Graphing the ever-mutable image of Lebanon’s Civil War

April 19th, 2008 | Posted in Beirut, Lebanon, Politics, Repression, Resistance, Solidarity

    Jim Quilty. Daily Star. Saturday, April 19, 2008


    Photo: Nadim Asfar. Beirut.

BEIRUT: In the wake of the summer 2006 war, Beirutis were witness to a curious contest. All over town red-and-white billboards, in Arabic, French or English announced “I Love Life.”

Appearing early in the political wrangle that has riven Lebanon’s citizens into two camps, the ad campaign seemed apolitical. Yet, as it implied the Other are more interested in killing and martyrdom than enjoying life, the ad was explicitly partisan.

A slew of other designs mocked this effort to depict half the country’s citizenry as life-hating zombies – “I Love Capitalism,” “I Love Sectarianism,” etc. The first response of the political Other, though, was simply to reiterate the motto of its attackers: “I Love Life.”

These twin campaigns represented an interesting conflation of dueling foreign-policy agendas, international ad capital and parochial political interests.

Zeina Maasri’s current exhibition,”Signs of Conflict: Political Posters of Lebanon’s Civil War (1975-1990),” ignores this late-model political advertising.

The plethora of styles practiced during the war years – paintings and sketches whose styles range from the work of local artists to newspaper-style caricature to pop-art psychedelia; photo portraiture and collage – and the ideological content they express, seem exotic compared to today’s drearily bi-polar options.

A judicious reading of the impressive research project this exhibition samples, though, will provide some insights into the multifaceted origins of Lebanon’s present political-advertising discourse.

The 35-year-old Maasri says she started this project in 2003 when she found the American University of Beirut, where she teaches graphic design, has a collection of Civil War political posters. She was drawn into the collection by her interest in noncommercial graphic design and out of a desire to understand something about the Civil War in which she grew up.

“I asked myself,” Maasri says, “‘To what extent do these posters tell the history of the civil war as much as they do the history of graphic design?’

“I’m interested in the iconic aspects of the posters … as a form of popular art, they tell you much more about people’s social and political fears and anxieties than the political speeches and treaties do.”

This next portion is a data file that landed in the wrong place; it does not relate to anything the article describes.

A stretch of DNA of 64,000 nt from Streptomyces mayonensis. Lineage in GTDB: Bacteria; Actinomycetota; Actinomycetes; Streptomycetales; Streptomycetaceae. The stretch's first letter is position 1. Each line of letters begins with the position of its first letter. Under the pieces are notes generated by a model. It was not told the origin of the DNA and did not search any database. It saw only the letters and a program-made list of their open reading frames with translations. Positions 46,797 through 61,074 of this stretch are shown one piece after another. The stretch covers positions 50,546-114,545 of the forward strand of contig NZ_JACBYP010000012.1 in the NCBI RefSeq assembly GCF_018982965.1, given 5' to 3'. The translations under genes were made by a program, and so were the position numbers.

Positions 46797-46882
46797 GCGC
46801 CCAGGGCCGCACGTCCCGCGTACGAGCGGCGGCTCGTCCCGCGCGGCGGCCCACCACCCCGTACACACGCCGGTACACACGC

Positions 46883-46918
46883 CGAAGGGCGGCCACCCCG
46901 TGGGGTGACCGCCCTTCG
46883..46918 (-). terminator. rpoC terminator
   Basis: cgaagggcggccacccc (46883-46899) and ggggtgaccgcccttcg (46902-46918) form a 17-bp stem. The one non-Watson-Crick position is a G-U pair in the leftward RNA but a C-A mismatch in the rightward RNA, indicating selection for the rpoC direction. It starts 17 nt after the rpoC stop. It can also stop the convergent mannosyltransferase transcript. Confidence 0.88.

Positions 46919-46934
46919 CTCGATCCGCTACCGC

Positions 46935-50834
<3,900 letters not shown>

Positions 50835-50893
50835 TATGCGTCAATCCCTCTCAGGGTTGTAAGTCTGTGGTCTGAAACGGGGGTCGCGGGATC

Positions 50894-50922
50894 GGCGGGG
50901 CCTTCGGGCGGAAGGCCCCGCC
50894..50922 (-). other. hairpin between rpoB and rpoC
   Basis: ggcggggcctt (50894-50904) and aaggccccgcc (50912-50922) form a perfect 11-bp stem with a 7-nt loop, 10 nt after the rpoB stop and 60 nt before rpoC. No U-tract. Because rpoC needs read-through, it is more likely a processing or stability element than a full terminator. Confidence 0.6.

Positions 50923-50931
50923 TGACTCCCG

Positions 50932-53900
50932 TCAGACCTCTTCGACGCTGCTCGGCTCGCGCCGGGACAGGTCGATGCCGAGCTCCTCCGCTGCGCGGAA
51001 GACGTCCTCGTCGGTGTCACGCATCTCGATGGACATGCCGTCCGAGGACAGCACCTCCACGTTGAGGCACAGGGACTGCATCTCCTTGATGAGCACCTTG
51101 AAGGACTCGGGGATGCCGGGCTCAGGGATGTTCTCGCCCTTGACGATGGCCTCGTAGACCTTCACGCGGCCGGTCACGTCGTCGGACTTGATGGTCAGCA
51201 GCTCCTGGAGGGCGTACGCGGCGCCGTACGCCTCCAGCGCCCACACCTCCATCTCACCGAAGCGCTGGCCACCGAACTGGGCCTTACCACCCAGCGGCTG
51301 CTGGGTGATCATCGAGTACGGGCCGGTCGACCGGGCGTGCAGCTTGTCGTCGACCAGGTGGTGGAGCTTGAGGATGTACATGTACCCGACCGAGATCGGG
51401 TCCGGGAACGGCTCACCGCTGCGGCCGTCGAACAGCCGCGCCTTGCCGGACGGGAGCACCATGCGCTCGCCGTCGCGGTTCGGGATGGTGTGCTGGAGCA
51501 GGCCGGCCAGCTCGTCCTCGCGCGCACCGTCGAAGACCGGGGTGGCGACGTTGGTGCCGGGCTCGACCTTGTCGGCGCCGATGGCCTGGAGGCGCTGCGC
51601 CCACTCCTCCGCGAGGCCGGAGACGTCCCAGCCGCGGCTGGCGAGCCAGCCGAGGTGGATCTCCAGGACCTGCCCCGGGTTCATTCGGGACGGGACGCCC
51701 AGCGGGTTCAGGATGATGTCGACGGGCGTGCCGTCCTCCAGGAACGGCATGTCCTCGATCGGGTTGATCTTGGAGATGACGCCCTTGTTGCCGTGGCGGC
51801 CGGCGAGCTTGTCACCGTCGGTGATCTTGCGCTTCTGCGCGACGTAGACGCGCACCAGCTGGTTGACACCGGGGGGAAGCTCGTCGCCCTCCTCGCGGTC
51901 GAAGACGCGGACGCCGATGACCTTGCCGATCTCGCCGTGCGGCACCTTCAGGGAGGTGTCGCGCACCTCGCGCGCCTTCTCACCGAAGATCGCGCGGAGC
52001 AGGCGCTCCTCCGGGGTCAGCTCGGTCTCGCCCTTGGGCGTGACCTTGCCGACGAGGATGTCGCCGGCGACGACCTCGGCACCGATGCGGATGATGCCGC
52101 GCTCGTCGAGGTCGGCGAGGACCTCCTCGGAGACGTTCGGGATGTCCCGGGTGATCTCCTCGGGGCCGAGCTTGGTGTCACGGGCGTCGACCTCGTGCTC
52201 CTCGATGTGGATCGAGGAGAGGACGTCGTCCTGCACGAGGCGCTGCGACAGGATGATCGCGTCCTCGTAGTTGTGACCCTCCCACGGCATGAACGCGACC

Maasri’s exhibition is comprised of some 300 political posters issued by 30-odd political factions during the Civil War.

Its first leg is graphic chronology of the war, supported with basic information on the major warring factions. Its horizontal axis is a year-by-year graph of the war’s benchmark events; the vertical axis samples the poster output of the various parties over this period.

The second leg – “Themes, Icons and signs” – is analytically structured. It takes up four major themes Maasri uses to characterize the different political factions’ posters in various phases: Belonging, Commemoration, Leadership and Martyrdom.

These four sections examine the significance of these themes in the discourses of the Civil War’s contending parties and how the various groups represented these themes.

In addition to the hung exhibition, “Signs of Conflict” is equipped with an archive room to access Maasri’s complete database of 700 posters. Complementing the computer database is a print archive.

The curio value of these images makes a casual stroll through the exhibition inherently interesting. Listening to Maasri distinguish the posters’ various stylistic influences and depict the changes in their production, trebles the exhibition’s meaning.

One of the first stylistic elements to strike you is the influence of pop-art models upon the posters from the 1970s, particularly those generated from the political left.

“This is not by chance,” Maasri says. “The work of the Arab and secular left was influenced by the Palestinian resistance posters, which in turn was influenced by the aesthetics of the Cuban Revolution. By adopting these icons of revolutionary struggle and international solidarity, the Lebanese left of the 1960s brought the pop psychedelic into the political sphere.